Julie Walsh is a married, stay-at-home-mother to four young children. Before her oldest was born in 2010, she worked for five years at the Maryland Catholic Conference as Associate Director for Social Concerns and three years in the U.S. General Services Administration's Office of Inspector General. 

Julie holds a degree in political science and German from Mount Saint Mary's University in Emmitsburg. She and her family are parishioners of St. Peter the Apostle Church in Libertytown.

 

Archive

March 2017
February 2017
Go

Email Subscription

Enter your email address to subscribe to this blog and receive notifications of new posts by email.

Recent Comments

But what do *you* think? You seem to imply that healthcare or the lack thereof are each morally acceptable to you.

VIEW POST

As I think you know, Abigail, I admire you very much! I remain in awe of your ability to live out your convictions and to pass that quality on to your children. I find your example to be so encouraging; thank you for sharing your passions and your efforts with us!

VIEW POST

Categories

#bipartisanroadtrip 2016 election American Solidarity Party citizenship Facebook happiness health care bill immigration politics pro-life race reproductive technology Republican convention science thanksgiving vote
The Space Between

Hard plans changing a hard heart: Empathy for immigrants fearing deportation


When I worked as a lobbyist, I dealt with no issue more wrapped up in emotion and anxiety than immigration. It was the only one I ever had people call and scream at me about, it was the only one that tested my personal relationships, it was the only one that made me feel attacked and betrayed.

But it was also the only issue to really change something in my heart.

Having come from a conservative background, there was something in me that was wary of the immigration question – not opposed, exactly, to immigrants or immigration, but cautious, skeptical, reluctant. Soon after diving into the issue, however, my heart was changed. It was changed by the warmth of the immigrants I encountered and by their anxiety too; it was changed by their stories, their hopes, and their fears.

It was also changed by their plans.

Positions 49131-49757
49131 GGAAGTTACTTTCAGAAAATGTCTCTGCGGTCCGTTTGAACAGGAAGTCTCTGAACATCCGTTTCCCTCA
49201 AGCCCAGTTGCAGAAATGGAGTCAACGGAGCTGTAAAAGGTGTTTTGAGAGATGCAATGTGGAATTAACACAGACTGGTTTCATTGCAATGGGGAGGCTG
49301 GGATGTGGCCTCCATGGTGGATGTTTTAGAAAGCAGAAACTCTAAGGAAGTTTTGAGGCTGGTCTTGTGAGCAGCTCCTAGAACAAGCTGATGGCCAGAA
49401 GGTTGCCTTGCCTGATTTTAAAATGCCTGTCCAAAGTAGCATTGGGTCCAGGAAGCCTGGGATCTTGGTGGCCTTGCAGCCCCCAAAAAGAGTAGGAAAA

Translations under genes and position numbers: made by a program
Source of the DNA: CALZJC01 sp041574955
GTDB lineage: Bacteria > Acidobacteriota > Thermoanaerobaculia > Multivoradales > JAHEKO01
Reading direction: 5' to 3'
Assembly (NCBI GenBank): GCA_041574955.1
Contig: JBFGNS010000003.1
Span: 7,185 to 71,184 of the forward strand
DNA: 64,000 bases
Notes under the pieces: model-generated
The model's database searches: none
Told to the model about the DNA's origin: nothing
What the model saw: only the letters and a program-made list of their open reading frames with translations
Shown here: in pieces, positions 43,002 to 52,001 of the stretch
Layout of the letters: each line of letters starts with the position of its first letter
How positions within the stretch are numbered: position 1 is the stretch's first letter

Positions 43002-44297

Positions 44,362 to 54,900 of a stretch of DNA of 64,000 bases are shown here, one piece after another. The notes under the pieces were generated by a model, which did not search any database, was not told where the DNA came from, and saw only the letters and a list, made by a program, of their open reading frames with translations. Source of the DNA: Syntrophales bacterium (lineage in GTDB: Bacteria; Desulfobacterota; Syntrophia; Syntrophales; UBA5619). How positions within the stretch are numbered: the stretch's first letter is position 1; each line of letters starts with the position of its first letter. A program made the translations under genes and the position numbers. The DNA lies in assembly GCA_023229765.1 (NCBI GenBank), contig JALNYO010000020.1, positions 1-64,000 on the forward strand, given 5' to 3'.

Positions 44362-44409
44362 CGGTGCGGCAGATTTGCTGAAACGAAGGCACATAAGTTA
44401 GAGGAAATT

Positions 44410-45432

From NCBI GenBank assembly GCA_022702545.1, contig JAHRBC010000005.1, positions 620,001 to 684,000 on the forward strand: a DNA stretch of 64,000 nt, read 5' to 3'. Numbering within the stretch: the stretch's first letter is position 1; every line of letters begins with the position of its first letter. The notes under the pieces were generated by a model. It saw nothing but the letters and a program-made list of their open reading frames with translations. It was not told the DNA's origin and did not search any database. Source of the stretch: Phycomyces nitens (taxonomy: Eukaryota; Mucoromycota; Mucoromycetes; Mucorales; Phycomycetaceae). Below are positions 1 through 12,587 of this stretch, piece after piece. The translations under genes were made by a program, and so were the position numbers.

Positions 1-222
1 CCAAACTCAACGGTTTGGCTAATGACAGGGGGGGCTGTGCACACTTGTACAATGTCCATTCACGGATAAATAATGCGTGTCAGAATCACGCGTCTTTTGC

A woman holds a child's hand as they arrive for a rally in support of immigrants' rights in New York City Dec. 18, 2016.  (CNS photo/Gregory A. Shemitz) 


There is nothing from that immigrant-advocacy period of my life that has stuck with me more than the memory of undocumented immigrants making contingency plans for their own arrest, imprisonment, and deportation. It’s not anything I’d ever had cause to think about before: I mean, if somebody’s doing something illegal, how much is there to think about? They get arrested and they’re locked up or sent away – end of story. Right? (Wrong.)

Back then, ICE (Immigration and Customs Enforcement) was conducting a series of workplace raids that had the immigrant community very nervous. We are a social animal, we humans – we do not live on our own. We live in families, in friendships, in neighborhoods and communities. We have responsibilities. People depend on us. We help others and we (hate to) ask for help ourselves. So when I say that the immigrant community was nervous, I don’t just mean that undocumented immigrants were nervous; I mean that their documented and citizen family members were nervous, their schools and churches were nervous, their friends and neighbors and daycare providers were nervous.

The advocates I worked with offered training to immigrants to prepare them for the raids. They helped people to understand what their rights were, what they were and weren’t legally required to say and do. They encouraged them to prepare for the possibility of arrest: Put your documents in order; keep them in a safe place; tap a friend or family member to retrieve them in your absence. Organize your financial responsibilities – your rent or mortgage, your insurance, your car and phone and utility bills. Set aside some money to pay the most essential ones.

And here’s the kicker, the one that chokes me up every time I think of it: arrange for someone to pick up your kids from school. Do not leave your children to come to the end of the school day and find no one there to get them because Mommy’s been detained by ICE. Identify a person you trust, in whose care you can leave your children, and ask them to take on that responsibility – possibly for a long time.

I recently found myself struggling with an issue that, while not important in the grand scheme of things, was causing me real anxiety on a daily basis. It struck at my sense of security; it made me feel less than whole. One afternoon as I walked across my back yard, I felt as though I were being swarmed by this issue, like my pack of needy children were chasing me, clamoring for my attention.

Suddenly I stopped short, remembering those immigrant families who don’t know from one day to the next when one of them will be taken. Talk about insecurity, about not feeling whole – can you imagine fearing, day after day, that your husband could be taken from you? That you could be taken from your children? Can you imagine the anxiety of not knowing how long your family will remain intact?